Inclusion Criteria: - Outpatient youth with obsessive-compulsive disorder between the ages 7-17 years. - A Children's Yale-Brown Obsessive-Compulsive Scale score ≥ 16 - Child has a Full Scale IQ≥85 as assessed on the WASI (within 90% CI). - English speaking Exclusion Criteria: - Receiving concurrent psychotherapy or a past adequate trial of CBT for OCD. Families will have the option of discontinuing such services to enroll in the study. - New Treatments: Initiation of an antidepressant within 12 weeks before study enrollment or an antipsychotic 6 weeks before study enrollment. No new alternative medications, nutritionals or therapeutic diets within 6 weeks of study enrollment. - Established Treatment changes: Any change in established psychotropic medication (e.g., antidepressants, anxioloytics, stimulant, alpha agonist) within 8 weeks before study enrollment (6 weeks for antipsychotic). Alternative medications must be stable for 6 weeks prior to baseline. - Current clinically significant suicidality or individuals who have engaged in suicidal behaviors within 6 months will be excluded. - DSM-IV conduct disorder, autism, bipolar, schizophrenia or schizoaffective disorders; or substance abuse in past 6 months using all available information. - Youth with hoarding symptoms that are their primary form of OCD. - Weight less than 25.0 kg. - Epilepsy, renal insufficiency, and current/past history of alcohol abuse. - Pregnant or having unprotected sex [in females] as the effects of d-cycloserine on pregnancy are unknown. - Presence of a significant and/or unstable medical illness that might lead to hospitalization during the study. - Known d-cycloserine allergy.

Additional Information

Official title 1/2 D-cycloserine Augmentation of CBT for Pediatric OCD
Principal investigator Eric Storch, Ph.D.
Description Obsessive-compulsive disorder (OCD) affects 1-2% of children, runs a chronic course without treatment, and is associated with considerable functional impairment and poor quality of life. Although most patients with OCD respond to cognitive-behavioral therapy (CBT) or pharmacotherapy with a serotonin reuptake inhibitor (SRI), a substantial number of youth remain symptomatic after receiving these therapies. Pharmacological interventions with SRIs are only moderately efficacious, rarely produce remission, may be accompanied by side effects, and may not be an acceptable intervention to some parents. Medication augmentation strategies such as atypical antipsychotics are often used in children with partial response but have concerning metabolic effects and no systematic supporting efficacy or safety data. Although CBT is the gold standard treatment for pediatric OCD, not all patients benefit and the availability of skilled therapists is quite limited. Thus, there is a critical need for interventions to optimize treatment outcome in pediatric OCD. The primary mechanism in CBT is repeated and prolonged exposure to feared situations while abstaining from OCD rituals. This treatment is based on animal models of extinction of conditioned fears. Basic research on the neural circuitry underlying fear extinction led to the examination of d-cycloserine (DCS), a partial agonist at the NMDA receptor in the amygdala, as an agent capable of enhancing extinction learning. Following successful validation of this strategy in animals, six trials in adult humans - and one study in youth with OCD - provide support for DCS dosing as facilitating extinction learning that occurs during exposure-based psychotherapy. However, experts and agencies responsible for regulating drug indications in the US, including the FDA, recognize that safety and efficacy findings in adults should not be routinely extrapolated to children. The present study furthers pilot work on DCS to augment the effects of CBT in children with OCD. The investigators are conducting a double-blind randomized controlled trial, conducted at two sites, to examine the relative benefit of 10 psychotherapy sessions of which sessions 4-10 will be augmented with weight-adjusted doses of DCS (25/50mg) compared to CBT augmented with placebo. 150 youth (ages 7-17) with OCD will be randomly and evenly assigned to one of the two treatment conditions. The primary outcome will be change in OCD symptom severity assessed by independent evaluators. The study recruitment sites are the University of South Florida (USF) and Massachusetts General Hospital/Harvard Medical School (MGH). This study extends the first report of DCS augmentation in youth with anxiety disorder/OCD by conclusively investigating an innovative research approach that manipulates glutamatergic pathways to mediate improved outcomes of exposure-based psychotherapy based upon a translational model of the neurobiology of OCD.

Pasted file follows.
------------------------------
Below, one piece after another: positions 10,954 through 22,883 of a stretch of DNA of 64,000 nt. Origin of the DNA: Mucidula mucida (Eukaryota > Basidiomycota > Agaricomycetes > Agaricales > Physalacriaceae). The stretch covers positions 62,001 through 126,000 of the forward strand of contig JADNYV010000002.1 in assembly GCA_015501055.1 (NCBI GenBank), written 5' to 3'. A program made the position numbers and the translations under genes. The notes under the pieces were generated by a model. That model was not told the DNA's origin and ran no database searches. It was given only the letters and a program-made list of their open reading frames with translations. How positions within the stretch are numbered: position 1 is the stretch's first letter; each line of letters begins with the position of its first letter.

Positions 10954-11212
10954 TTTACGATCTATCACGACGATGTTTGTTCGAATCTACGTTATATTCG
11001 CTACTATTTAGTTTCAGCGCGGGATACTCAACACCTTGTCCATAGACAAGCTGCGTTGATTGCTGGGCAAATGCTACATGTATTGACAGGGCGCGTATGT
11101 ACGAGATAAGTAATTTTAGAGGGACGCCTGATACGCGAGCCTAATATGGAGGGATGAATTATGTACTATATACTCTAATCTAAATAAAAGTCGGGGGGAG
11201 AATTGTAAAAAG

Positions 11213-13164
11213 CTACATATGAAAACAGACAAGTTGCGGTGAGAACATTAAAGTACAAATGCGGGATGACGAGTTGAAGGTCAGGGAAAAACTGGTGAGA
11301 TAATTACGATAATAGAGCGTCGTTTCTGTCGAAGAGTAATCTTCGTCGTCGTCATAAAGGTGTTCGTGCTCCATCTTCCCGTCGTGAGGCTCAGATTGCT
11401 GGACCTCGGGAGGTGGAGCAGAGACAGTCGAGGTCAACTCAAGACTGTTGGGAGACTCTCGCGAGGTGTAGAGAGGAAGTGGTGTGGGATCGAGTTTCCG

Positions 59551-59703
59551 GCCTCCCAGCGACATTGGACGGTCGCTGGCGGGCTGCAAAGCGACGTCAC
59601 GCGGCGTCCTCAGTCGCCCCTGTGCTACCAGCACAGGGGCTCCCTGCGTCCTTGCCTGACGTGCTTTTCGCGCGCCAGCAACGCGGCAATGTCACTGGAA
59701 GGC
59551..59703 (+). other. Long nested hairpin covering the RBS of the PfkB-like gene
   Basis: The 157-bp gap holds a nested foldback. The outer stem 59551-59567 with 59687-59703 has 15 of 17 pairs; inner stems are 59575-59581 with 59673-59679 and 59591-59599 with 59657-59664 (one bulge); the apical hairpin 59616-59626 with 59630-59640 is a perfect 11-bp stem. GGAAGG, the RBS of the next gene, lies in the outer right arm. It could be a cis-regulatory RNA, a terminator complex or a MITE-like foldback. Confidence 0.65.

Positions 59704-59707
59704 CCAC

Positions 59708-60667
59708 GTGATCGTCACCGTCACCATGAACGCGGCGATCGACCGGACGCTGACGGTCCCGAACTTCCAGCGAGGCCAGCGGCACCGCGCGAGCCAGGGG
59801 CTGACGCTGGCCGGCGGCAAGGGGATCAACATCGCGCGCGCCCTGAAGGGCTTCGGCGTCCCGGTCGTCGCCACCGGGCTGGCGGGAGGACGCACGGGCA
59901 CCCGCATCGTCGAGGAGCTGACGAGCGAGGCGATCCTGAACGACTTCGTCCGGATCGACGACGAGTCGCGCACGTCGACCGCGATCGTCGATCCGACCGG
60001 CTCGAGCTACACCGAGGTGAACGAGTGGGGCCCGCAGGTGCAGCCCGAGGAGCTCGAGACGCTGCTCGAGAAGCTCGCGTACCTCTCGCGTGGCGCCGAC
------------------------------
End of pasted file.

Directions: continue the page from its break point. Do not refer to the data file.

Trial information was received from ClinicalTrials.gov and was last updated in November 2016.
Information provided to ClinicalTrials.gov by University of South Florida.